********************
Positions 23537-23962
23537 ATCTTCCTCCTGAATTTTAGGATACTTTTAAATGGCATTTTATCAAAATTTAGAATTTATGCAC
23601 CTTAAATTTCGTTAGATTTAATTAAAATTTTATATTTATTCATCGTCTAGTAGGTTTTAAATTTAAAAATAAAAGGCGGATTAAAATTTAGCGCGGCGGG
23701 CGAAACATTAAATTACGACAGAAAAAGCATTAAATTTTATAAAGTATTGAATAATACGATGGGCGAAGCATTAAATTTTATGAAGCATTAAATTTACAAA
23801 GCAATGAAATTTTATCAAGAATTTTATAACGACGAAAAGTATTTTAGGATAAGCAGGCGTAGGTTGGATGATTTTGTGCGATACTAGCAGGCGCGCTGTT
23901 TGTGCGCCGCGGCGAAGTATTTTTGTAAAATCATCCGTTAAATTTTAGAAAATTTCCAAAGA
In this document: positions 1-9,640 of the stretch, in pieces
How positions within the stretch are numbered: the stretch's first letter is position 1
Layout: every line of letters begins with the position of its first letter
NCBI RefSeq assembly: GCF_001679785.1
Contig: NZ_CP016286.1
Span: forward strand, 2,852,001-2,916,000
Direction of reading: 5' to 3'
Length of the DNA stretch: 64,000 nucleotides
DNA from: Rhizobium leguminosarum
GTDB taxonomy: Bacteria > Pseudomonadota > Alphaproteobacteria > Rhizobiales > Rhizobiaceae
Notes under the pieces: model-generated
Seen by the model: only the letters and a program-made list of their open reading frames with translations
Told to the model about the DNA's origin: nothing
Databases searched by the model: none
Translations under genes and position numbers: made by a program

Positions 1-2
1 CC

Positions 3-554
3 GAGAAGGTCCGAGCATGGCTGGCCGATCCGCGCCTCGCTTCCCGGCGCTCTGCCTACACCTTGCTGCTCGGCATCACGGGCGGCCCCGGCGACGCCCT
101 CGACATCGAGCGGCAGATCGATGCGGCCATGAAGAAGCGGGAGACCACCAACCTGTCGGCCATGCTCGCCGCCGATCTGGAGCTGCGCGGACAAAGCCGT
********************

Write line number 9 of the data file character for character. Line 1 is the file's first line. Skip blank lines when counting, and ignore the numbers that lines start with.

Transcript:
Layout: every line of letters begins with the position of its first letter